The automaker also faces 172 U.S. suits and nine in Canada over injury or death claims; those are separate from the compensation claims.

There are also suits pending by GM shareholders.

The first trial stemming from the dozens of suits filed against GM and consolidated in front of a federal judge in New York is set to start in January. Lawyers are deposing dozens of current and former GM executives, including GM CEO Mary Barra set for October and former CEO Rick Wagoner in September.

In April, a federal bankruptcy judge ruled that GM — which became a new company in July 2009 as part of a government-backed bankruptcy restructuring — largely has a “shield” that prevents it from being sued for crashes that took place before its exit from bankruptcy. Despite the shield, GM extended the compensation program to cover all crashes related to the ignition defect.

Many of the claims rejected by the compensation fund involve GM vehicles involved in other ignition-related crashes. GM recalled more than 11 million additional vehicles last year for other ignition and key issues, but the automaker didn’t approve a compensation fund for any of those recalls.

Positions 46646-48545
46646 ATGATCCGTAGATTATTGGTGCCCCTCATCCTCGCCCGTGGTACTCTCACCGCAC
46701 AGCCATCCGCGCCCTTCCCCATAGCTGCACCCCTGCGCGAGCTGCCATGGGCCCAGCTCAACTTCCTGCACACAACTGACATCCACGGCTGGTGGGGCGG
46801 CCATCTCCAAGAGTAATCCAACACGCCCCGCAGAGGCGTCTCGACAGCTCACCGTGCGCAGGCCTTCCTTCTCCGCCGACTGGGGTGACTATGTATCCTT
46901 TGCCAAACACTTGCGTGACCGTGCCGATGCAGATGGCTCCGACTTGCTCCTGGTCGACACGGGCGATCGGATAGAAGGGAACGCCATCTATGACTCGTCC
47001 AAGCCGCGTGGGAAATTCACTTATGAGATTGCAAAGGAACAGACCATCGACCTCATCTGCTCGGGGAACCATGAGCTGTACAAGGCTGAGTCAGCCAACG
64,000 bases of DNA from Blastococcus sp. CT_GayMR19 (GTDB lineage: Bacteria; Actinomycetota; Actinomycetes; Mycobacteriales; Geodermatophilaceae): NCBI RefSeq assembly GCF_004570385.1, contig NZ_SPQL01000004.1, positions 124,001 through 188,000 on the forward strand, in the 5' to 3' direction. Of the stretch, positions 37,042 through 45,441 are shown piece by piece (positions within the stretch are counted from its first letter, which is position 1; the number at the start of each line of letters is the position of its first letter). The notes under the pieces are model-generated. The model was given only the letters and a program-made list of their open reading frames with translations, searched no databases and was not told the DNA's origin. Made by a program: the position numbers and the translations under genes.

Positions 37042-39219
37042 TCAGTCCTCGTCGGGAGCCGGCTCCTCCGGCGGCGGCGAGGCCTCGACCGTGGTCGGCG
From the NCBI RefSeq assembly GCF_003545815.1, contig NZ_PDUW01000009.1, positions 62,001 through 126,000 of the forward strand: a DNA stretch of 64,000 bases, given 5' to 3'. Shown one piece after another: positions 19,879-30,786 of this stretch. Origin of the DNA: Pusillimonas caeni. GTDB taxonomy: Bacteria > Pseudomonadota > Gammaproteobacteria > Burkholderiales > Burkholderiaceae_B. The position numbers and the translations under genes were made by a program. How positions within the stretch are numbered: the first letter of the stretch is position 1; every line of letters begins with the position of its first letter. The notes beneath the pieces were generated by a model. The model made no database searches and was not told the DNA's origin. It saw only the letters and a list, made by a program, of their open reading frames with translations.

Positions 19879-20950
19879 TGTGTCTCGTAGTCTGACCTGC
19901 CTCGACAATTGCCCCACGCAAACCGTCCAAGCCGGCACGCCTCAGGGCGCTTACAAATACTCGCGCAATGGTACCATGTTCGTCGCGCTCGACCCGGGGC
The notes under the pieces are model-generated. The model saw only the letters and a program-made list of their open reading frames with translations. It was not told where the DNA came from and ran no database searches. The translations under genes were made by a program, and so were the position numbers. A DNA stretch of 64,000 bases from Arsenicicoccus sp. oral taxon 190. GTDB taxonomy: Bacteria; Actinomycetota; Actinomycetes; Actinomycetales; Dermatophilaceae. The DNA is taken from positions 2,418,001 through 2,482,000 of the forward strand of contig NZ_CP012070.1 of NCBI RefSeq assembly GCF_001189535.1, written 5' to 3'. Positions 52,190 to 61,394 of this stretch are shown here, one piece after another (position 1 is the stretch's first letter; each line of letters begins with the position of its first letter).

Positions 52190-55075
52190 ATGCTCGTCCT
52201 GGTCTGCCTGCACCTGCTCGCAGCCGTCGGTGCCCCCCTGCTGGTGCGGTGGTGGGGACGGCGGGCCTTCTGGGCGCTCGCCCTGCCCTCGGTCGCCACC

Fund officials are using a much broader definition to determine whether deaths are related to the defect — including pedestrians who may have been killed as a result of a defective GM car.

GM said the 13 deaths it linked to the defective ignition switch last year, before the compensation fund began its work, “was based on information available to the company at the time, and it was based on a thorough review by engineers of the facts and circumstances of each crash, including any available technical information recorded by the vehicle’s on-board computer.”

The U.S. Attorney’s Office in Manhattan is aided by a federal grand jury, the FBI, 50 state attorneys general, the Securities and Exchange Commission and Transport Canada in an investigation of GM’s delayed recall.